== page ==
Numerical Investigations of Catastrophe in Coronal Magnetic Configuration Triggered by Newly Emerging Flux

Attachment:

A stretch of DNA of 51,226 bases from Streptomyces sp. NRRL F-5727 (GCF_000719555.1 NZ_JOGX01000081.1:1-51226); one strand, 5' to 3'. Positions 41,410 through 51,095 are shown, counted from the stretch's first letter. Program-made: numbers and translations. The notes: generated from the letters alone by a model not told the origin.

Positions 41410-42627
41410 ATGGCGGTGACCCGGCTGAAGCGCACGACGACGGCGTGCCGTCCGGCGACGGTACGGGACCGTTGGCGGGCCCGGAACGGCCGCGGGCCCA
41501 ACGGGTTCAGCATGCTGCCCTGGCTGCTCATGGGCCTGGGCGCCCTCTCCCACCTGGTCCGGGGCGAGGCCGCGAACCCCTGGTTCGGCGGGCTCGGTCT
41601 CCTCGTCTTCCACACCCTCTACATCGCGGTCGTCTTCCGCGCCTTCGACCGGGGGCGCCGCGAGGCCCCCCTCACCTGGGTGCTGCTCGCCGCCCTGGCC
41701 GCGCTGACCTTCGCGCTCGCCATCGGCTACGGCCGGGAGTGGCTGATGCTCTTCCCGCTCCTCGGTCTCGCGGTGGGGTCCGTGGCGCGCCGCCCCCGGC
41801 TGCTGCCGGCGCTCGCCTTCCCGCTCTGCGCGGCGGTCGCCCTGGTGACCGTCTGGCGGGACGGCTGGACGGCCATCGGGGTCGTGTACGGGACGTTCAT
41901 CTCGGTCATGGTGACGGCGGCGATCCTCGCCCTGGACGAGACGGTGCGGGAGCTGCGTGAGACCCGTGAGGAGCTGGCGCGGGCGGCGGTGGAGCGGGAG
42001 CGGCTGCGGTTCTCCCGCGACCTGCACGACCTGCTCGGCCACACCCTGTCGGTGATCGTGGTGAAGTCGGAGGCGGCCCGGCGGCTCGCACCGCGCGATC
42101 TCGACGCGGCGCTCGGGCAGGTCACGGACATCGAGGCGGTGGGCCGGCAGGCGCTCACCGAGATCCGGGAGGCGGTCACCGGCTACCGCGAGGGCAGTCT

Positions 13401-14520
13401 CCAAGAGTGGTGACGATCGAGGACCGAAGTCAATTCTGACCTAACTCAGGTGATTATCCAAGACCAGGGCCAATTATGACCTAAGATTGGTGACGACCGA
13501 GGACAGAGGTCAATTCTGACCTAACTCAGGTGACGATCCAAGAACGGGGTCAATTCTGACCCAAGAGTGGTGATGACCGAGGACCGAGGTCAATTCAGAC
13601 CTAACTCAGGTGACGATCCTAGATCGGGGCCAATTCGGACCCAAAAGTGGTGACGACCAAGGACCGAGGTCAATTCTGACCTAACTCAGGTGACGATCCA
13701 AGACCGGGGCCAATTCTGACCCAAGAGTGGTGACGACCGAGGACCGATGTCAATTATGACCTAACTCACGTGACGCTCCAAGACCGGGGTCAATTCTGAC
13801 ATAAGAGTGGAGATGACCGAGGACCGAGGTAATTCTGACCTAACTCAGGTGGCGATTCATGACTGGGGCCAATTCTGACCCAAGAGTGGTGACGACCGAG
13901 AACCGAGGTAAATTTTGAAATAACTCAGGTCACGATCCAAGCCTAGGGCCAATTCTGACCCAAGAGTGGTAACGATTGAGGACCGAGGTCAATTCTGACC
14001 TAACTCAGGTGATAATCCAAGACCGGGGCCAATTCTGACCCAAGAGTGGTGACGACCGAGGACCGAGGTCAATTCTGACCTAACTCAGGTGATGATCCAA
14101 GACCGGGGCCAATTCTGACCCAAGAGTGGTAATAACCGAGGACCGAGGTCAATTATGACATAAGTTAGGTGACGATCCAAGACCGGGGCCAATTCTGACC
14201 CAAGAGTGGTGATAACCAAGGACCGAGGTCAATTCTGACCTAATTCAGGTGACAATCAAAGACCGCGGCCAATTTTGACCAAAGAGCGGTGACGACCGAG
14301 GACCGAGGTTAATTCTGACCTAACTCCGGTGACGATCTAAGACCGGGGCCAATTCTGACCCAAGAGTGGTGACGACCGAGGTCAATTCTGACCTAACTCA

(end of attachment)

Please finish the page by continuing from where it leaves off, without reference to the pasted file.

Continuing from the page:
We performed 2D magnetohydrodynamical numerical experiments to study the response of the coronal magnetic configuration to the newly emerging magnetic flux. The configuration includes an electric-current-carrying flux rope modeling the prominence floating in the corona and the background magnetic field produced by two separated magnetic dipoles embedded in the photosphere. Parameters for one dipole are fixed in space and time to model the quiet background, and those for another one are time dependent to model the new flux. These numerical experiments duplicate important results of the analytic solution but also reveal new results. Unlike previous works, the configuration here possesses no symmetry, and the flux rope could move in any direction. The non-force-free environment causes the deviation of the flux rope equilibrium in the experiments from that determined in the analytic solution. As the flux rope radius decreases, the equilibrium could be found, and it evolves quasi-statically until the flux rope reaches the critical location at which the catastrophe occurs. As the radius increases, no equilibrium exists at all. During the catastrophe, two current sheets form in different ways. One forms as the surrounding closed magnetic field is stretched by the catastrophe, and another one forms as the flux rope squeezes the magnetic field nearby. Although reconnection happens in both the current sheets, it erases the first one quickly and enhances the second simultaneously. These results indicate the occurrence of the catastrophe in asymmetric and non-force-free environment, and the non-radial motion of the flux rope following the catastrophe.